I was driving too fast on the interstate in the middle of the night to race my daughter the three hours to Children’s Hospital in Little Rock. (Unbelievably, they were out of ambulances in the tri-county area.) About ten minutes after turning east on I-40, I saw a light in the sky ahead, high enough that it clearly was not on the ground, but still right there in front of me. The light quickly took the shape of a cross, an unexpected but pleasant surprise.
For several minutes, the cross shone in the sky in front of us, guiding our way on our frightening errand. The lighted symbol gave me instant peace as I drove through the dark night, long after we passed the hill on which it was perched. I wondered who constructed it: did they know how much it would mean one day to at least one traveler in need of comforting? That power has always been the beauty of this holy symbol, instead of the horror which it should have been. The cross saves and comforts those who are willing to turn toward it; it has always required us to make the first move. But that night, it gave without expecting anything in return except to appreciate the gift it represents.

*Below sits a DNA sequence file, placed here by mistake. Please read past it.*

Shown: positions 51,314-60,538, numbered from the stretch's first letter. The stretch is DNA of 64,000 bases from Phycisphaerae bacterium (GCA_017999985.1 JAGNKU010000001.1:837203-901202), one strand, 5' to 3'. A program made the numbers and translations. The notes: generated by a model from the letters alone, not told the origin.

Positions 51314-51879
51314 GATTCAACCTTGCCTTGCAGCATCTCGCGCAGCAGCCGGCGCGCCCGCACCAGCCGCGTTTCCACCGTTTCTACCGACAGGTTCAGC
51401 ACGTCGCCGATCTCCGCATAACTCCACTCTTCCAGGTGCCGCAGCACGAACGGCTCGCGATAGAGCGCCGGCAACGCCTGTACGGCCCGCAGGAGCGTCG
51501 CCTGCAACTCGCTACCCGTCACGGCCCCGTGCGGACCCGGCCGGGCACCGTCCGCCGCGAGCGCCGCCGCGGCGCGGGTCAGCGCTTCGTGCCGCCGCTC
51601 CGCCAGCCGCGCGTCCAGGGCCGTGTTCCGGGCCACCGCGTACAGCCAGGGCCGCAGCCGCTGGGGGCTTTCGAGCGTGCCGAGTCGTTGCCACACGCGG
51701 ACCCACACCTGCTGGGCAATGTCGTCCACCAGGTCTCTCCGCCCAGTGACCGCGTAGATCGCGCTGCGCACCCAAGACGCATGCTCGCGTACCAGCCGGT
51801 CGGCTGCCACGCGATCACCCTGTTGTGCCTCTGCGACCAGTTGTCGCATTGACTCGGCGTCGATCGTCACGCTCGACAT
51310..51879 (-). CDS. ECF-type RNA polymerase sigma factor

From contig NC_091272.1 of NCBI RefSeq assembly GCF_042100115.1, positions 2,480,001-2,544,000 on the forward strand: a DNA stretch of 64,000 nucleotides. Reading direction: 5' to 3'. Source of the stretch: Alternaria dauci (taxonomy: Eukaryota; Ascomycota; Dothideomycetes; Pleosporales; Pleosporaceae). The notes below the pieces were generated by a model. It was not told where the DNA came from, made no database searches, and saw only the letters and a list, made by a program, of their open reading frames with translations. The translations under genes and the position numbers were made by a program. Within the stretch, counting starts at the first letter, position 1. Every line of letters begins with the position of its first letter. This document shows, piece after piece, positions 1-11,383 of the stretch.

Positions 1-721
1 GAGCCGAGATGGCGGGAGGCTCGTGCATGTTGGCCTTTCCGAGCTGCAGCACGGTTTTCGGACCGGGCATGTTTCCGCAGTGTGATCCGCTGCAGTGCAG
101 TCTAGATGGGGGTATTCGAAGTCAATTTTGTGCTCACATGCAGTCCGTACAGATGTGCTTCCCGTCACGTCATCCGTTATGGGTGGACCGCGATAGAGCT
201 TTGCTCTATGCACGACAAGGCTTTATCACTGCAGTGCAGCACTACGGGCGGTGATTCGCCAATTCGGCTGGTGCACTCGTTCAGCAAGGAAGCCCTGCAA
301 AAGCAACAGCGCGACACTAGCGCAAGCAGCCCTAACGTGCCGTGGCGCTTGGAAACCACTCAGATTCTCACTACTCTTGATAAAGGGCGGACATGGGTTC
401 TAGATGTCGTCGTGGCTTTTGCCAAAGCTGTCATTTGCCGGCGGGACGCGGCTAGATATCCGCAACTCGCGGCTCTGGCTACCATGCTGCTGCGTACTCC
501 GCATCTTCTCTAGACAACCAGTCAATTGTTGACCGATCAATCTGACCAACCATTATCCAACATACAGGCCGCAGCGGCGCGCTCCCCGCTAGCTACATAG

“The Christian religion, though scattered and abroad, will, in the end, gather itself together at the foot of the cross.” –Johann Wolfgang von Goethe